A further issue is the two speech varieties' degree of development. It is clearly much lower in the case of Ulster Scots. Nor is there as much demand for the dialect as there is for Irish. On either count, promotion of Irish could virtually cease. Of course, Irish-language activists point out that Irish is being treated differently from Scottish Gaelic in Scotland and Welsh in Wales. But that comparison is intended to encourage levelling up, not down.

Then there is the question of whether current plans for Ulster Scots are likely to bear fruit. In the Blether Region's view, the answer is likely to be a resounding "no". A cynic might even point out that Mr. McCausland's pursuit of linguistic independence for Ulster Scots in defiance of academic consensus is a course ill-advised enough to guarantee that it, and by extension Irish, will fail to grow.

One is tempted to interpret the Minister's concern about "lack of consensus" as meaning that Unionists hold a veto over what degree of public recognition and support should be accorded to Irish.

In response, a spokeswoman for the Human Rights Commission said, "It is precisely when there is no consensus that minorities need legal recognition, respect and protection of their rights."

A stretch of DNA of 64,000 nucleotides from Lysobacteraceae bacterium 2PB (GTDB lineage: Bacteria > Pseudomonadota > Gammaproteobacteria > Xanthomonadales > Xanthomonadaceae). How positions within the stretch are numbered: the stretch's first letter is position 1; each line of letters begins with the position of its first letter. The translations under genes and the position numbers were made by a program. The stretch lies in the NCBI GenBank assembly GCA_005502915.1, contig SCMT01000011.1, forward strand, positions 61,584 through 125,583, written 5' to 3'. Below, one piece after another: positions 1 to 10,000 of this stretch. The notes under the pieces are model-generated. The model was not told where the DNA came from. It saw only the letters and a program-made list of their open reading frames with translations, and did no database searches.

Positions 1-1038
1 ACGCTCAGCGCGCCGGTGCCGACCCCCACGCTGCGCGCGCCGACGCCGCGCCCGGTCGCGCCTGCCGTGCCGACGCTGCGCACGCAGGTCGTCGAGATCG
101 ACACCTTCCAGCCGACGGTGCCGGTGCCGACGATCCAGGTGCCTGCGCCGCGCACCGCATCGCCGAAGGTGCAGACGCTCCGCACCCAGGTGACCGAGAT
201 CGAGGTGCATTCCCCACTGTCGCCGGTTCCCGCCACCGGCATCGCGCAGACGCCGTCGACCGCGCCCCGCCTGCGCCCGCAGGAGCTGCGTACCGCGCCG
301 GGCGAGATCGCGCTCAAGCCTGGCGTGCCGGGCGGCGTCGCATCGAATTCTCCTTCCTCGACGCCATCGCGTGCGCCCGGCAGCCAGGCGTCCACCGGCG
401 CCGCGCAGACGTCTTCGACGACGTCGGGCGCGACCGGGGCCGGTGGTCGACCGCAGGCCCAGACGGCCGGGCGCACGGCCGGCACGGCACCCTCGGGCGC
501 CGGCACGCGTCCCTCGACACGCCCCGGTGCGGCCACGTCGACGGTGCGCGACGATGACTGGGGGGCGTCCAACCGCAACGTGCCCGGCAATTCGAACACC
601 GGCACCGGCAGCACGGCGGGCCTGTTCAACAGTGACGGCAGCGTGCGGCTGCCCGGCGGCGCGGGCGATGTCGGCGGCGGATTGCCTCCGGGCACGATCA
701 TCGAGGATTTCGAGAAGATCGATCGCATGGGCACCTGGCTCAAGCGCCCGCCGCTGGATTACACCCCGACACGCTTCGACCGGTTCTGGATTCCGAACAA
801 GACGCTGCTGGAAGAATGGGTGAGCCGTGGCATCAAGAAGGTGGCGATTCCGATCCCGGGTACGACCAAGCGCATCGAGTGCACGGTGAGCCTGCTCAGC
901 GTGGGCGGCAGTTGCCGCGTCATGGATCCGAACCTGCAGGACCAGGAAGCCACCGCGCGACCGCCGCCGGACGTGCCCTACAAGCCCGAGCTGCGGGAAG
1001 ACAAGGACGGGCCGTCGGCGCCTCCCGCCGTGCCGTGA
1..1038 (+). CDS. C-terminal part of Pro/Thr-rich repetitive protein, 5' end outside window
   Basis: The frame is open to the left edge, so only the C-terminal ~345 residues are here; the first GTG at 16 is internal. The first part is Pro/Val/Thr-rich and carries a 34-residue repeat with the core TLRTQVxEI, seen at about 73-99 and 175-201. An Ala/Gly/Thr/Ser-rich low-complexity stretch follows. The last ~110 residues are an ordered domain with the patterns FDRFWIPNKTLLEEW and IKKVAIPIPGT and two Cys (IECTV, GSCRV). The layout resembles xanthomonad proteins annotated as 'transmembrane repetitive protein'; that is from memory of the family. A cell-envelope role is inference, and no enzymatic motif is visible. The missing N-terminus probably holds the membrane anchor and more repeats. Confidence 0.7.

In other words, in the context of d'Hondt, Irish needs a language Act to protect it from a DUP Culture Minister.

By a strange twist of fate, on his own blog, the Minister has today attacked Monica McWilliams, although with no mention of his concurrent dealings with the Northern Ireland Human Rights Commission — the body that Professor McWilliams heads.

Friday, 15 October 2010

A Northern Star?

DCAL Minister Nelson McCausland has a fascinating blog contribution on the history of the Northern Ireland flag. The Blether Region was particularly interested in the following paragraphs.

"In a letter to the Northern Whig (27 July 1953) Captain H Malcolm McKee said, 'I think it was the Duke (of Abercorn) who suggested the six-pointed star to replace the white inescutcheon (small shield inside a larger one) for Northern Ireland.' The 3rd Duke of Abercorn James A E Hamilton was the first Governor of Northern Ireland, an office he held from 1922 to 1945, and he was a member of an old Ulster-Scots family. He resigned on 6 September 1945 and died on 12 September 1953.

In fact the six-pointed star is an emblem of great antiquity and here in Ulster it has been associated with the O'Neills for many centuries. The signet used by Owen Roe O'Neill (1590-1649) showed as its chief device a right hand but above this there were three six-pointed stars.

[A History of Irish Flags p 62]